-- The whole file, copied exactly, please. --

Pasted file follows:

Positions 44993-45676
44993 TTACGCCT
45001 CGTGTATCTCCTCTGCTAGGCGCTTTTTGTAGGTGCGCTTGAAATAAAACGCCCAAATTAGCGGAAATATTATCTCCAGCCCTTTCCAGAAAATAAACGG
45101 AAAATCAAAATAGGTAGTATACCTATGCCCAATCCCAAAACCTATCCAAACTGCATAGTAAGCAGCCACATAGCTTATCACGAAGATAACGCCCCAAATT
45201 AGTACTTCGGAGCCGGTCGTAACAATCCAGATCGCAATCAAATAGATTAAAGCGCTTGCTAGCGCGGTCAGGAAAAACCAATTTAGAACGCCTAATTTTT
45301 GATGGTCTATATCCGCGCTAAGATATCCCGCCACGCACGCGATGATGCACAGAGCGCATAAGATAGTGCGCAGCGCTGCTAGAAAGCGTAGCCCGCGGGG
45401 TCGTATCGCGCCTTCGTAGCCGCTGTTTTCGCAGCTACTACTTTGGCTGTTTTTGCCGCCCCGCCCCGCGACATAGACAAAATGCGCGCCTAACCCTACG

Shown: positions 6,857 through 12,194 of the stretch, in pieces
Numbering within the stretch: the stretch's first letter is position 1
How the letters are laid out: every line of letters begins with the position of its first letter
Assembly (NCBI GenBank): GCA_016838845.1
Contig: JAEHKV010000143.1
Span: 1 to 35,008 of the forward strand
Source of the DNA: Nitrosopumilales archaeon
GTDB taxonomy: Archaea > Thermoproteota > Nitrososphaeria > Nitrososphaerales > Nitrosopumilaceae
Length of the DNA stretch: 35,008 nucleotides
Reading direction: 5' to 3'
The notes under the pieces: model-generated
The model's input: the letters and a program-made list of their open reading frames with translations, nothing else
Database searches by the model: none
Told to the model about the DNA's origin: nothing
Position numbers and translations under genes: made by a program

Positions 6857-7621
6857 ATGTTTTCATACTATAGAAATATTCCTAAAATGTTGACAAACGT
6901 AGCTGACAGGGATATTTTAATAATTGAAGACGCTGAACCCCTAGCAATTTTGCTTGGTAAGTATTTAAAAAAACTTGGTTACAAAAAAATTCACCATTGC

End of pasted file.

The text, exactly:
Positions 44993-45676
44993 TTACGCCT
45001 CGTGTATCTCCTCTGCTAGGCGCTTTTTGTAGGTGCGCTTGAAATAAAACGCCCAAATTAGCGGAAATATTATCTCCAGCCCTTTCCAGAAAATAAACGG
45101 AAAATCAAAATAGGTAGTATACCTATGCCCAATCCCAAAACCTATCCAAACTGCATAGTAAGCAGCCACATAGCTTATCACGAAGATAACGCCCCAAATT
45201 AGTACTTCGGAGCCGGTCGTAACAATCCAGATCGCAATCAAATAGATTAAAGCGCTTGCTAGCGCGGTCAGGAAAAACCAATTTAGAACGCCTAATTTTT
45301 GATGGTCTATATCCGCGCTAAGATATCCCGCCACGCACGCGATGATGCACAGAGCGCATAAGATAGTGCGCAGCGCTGCTAGAAAGCGTAGCCCGCGGGG
45401 TCGTATCGCGCCTTCGTAGCCGCTGTTTTCGCAGCTACTACTTTGGCTGTTTTTGCCGCCCCGCCCCGCGACATAGACAAAATGCGCGCCTAACCCTACG

Shown: positions 6,857 through 12,194 of the stretch, in pieces
Numbering within the stretch: the stretch's first letter is position 1
How the letters are laid out: every line of letters begins with the position of its first letter
Assembly (NCBI GenBank): GCA_016838845.1
Contig: JAEHKV010000143.1
Span: 1 to 35,008 of the forward strand
Source of the DNA: Nitrosopumilales archaeon
GTDB taxonomy: Archaea > Thermoproteota > Nitrososphaeria > Nitrososphaerales > Nitrosopumilaceae
Length of the DNA stretch: 35,008 nucleotides
Reading direction: 5' to 3'
The notes under the pieces: model-generated
The model's input: the letters and a program-made list of their open reading frames with translations, nothing else
Database searches by the model: none
Told to the model about the DNA's origin: nothing
Position numbers and translations under genes: made by a program

Positions 6857-7621
6857 ATGTTTTCATACTATAGAAATATTCCTAAAATGTTGACAAACGT
6901 AGCTGACAGGGATATTTTAATAATTGAAGACGCTGAACCCCTAGCAATTTTGCTTGGTAAGTATTTAAAAAAACTTGGTTACAAAAAAATTCACCATTGC